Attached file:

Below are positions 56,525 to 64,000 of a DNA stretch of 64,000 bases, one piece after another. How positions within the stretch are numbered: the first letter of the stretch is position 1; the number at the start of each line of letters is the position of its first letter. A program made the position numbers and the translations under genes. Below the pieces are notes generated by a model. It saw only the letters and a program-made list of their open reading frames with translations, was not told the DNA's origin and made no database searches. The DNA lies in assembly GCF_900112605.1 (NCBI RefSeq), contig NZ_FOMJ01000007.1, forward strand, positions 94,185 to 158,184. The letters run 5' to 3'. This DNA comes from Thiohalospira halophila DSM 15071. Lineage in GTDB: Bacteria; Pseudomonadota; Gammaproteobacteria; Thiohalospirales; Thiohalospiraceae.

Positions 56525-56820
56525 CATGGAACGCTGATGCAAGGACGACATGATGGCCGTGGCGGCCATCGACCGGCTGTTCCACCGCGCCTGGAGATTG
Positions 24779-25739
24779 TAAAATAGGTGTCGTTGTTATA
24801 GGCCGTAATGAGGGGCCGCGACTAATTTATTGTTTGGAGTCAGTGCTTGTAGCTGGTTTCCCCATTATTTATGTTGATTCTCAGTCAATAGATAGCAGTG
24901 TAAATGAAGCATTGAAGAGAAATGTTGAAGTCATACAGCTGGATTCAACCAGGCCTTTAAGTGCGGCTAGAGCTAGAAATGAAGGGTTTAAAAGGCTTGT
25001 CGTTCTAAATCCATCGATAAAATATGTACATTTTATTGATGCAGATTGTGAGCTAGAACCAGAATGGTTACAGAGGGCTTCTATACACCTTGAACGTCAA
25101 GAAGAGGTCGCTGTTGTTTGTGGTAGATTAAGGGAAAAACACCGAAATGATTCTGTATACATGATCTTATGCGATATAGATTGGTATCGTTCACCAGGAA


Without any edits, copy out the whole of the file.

Below are positions 56,525 to 64,000 of a DNA stretch of 64,000 bases, one piece after another. How positions within the stretch are numbered: the first letter of the stretch is position 1; the number at the start of each line of letters is the position of its first letter. A program made the position numbers and the translations under genes. Below the pieces are notes generated by a model. It saw only the letters and a program-made list of their open reading frames with translations, was not told the DNA's origin and made no database searches. The DNA lies in assembly GCF_900112605.1 (NCBI RefSeq), contig NZ_FOMJ01000007.1, forward strand, positions 94,185 to 158,184. The letters run 5' to 3'. This DNA comes from Thiohalospira halophila DSM 15071. Lineage in GTDB: Bacteria; Pseudomonadota; Gammaproteobacteria; Thiohalospirales; Thiohalospiraceae.

Positions 56525-56820
56525 CATGGAACGCTGATGCAAGGACGACATGATGGCCGTGGCGGCCATCGACCGGCTGTTCCACCGCGCCTGGAGATTG
Positions 24779-25739
24779 TAAAATAGGTGTCGTTGTTATA
24801 GGCCGTAATGAGGGGCCGCGACTAATTTATTGTTTGGAGTCAGTGCTTGTAGCTGGTTTCCCCATTATTTATGTTGATTCTCAGTCAATAGATAGCAGTG
24901 TAAATGAAGCATTGAAGAGAAATGTTGAAGTCATACAGCTGGATTCAACCAGGCCTTTAAGTGCGGCTAGAGCTAGAAATGAAGGGTTTAAAAGGCTTGT
25001 CGTTCTAAATCCATCGATAAAATATGTACATTTTATTGATGCAGATTGTGAGCTAGAACCAGAATGGTTACAGAGGGCTTCTATACACCTTGAACGTCAA
25101 GAAGAGGTCGCTGTTGTTTGTGGTAGATTAAGGGAAAAACACCGAAATGATTCTGTATACATGATCTTATGCGATATAGATTGGTATCGTTCACCAGGAA